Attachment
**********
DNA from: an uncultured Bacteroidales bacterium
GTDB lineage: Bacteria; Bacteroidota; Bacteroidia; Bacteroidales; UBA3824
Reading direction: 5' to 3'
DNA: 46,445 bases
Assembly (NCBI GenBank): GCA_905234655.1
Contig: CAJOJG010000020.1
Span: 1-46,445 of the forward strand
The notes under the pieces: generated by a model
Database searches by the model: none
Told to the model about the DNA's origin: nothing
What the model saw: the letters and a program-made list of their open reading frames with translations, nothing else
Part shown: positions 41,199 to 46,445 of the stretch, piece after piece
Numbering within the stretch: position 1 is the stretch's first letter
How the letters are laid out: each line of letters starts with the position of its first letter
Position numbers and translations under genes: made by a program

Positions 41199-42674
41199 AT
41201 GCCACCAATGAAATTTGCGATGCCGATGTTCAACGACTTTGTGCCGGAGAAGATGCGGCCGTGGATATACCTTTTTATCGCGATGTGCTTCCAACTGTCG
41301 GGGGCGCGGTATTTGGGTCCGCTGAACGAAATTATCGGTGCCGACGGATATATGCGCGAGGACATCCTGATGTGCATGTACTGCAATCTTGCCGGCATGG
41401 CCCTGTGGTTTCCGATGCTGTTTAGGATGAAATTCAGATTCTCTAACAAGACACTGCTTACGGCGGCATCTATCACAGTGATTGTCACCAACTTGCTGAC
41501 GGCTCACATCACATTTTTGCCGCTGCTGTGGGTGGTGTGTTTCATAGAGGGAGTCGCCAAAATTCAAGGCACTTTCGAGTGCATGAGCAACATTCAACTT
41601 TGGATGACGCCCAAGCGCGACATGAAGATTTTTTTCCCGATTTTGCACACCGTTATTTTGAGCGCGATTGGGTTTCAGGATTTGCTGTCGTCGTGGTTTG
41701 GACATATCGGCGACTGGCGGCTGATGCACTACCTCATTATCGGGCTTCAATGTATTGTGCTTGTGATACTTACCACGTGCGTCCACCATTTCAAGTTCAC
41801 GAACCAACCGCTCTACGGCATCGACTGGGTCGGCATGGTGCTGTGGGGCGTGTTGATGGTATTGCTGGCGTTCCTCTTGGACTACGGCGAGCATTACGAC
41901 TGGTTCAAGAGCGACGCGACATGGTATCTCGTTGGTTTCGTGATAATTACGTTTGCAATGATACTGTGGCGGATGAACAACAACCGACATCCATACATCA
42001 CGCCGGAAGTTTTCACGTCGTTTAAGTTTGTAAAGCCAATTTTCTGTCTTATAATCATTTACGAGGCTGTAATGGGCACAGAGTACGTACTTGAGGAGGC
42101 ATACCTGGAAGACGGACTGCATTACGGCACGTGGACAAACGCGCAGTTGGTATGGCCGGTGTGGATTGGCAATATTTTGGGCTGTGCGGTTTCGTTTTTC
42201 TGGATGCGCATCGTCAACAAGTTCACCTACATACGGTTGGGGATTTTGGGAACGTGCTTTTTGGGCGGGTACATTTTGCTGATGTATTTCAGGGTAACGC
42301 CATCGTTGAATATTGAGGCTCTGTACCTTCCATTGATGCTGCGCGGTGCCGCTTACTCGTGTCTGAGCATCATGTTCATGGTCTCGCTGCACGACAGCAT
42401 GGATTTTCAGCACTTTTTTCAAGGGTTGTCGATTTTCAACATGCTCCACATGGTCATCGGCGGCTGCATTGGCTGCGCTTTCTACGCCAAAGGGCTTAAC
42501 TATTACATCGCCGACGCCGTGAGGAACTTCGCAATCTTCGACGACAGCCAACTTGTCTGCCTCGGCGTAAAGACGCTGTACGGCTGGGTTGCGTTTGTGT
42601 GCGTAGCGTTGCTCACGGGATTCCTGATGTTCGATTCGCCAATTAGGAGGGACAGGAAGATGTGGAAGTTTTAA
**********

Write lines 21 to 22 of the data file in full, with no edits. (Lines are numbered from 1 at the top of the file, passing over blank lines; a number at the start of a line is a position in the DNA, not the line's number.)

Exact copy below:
41501 GGCTCACATCACATTTTTGCCGCTGCTGTGGGTGGTGTGTTTCATAGAGGGAGTCGCCAAAATTCAAGGCACTTTCGAGTGCATGAGCAACATTCAACTT
41601 TGGATGACGCCCAAGCGCGACATGAAGATTTTTTTCCCGATTTTGCACACCGTTATTTTGAGCGCGATTGGGTTTCAGGATTTGCTGTCGTCGTGGTTTG